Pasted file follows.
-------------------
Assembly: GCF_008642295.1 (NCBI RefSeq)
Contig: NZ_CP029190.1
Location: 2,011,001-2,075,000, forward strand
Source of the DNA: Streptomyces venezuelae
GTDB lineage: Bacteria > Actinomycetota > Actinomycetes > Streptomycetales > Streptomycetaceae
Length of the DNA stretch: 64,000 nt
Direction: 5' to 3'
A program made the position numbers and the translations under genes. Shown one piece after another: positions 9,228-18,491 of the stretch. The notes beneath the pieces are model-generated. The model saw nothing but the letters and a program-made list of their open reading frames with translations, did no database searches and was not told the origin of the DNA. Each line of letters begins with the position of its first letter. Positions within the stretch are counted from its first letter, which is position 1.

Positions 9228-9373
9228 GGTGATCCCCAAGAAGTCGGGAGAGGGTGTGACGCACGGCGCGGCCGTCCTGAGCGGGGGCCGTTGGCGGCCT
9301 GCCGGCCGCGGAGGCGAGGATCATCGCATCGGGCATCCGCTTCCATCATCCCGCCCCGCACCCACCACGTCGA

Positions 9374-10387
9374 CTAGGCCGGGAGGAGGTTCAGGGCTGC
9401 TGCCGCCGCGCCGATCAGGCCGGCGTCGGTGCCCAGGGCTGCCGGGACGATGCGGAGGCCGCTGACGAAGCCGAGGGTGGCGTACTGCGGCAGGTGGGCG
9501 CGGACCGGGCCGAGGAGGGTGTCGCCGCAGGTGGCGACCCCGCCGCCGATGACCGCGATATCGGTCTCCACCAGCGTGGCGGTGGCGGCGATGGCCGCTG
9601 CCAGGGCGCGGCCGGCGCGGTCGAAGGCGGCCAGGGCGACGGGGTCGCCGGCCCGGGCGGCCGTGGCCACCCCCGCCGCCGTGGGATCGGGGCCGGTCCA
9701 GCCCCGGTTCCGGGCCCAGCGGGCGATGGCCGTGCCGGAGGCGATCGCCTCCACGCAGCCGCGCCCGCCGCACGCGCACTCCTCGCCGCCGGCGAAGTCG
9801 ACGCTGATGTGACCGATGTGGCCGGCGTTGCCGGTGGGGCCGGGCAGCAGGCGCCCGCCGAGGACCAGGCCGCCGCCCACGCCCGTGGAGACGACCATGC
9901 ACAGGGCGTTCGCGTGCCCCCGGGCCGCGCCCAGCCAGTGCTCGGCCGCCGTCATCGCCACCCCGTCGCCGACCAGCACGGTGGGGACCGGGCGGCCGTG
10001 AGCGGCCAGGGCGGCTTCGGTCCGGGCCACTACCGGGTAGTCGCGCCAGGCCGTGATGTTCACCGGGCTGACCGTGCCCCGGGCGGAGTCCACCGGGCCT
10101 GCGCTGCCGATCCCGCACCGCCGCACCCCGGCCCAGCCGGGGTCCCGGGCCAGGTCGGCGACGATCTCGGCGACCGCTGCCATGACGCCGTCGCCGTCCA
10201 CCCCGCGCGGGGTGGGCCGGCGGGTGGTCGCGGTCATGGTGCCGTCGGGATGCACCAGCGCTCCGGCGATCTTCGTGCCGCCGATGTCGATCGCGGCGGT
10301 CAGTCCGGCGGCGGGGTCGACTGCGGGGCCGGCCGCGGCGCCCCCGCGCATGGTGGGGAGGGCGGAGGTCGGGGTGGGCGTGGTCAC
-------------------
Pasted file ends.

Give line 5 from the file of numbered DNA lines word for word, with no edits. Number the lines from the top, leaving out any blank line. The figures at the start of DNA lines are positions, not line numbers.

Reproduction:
GTDB lineage: Bacteria > Actinomycetota > Actinomycetes > Streptomycetales > Streptomycetaceae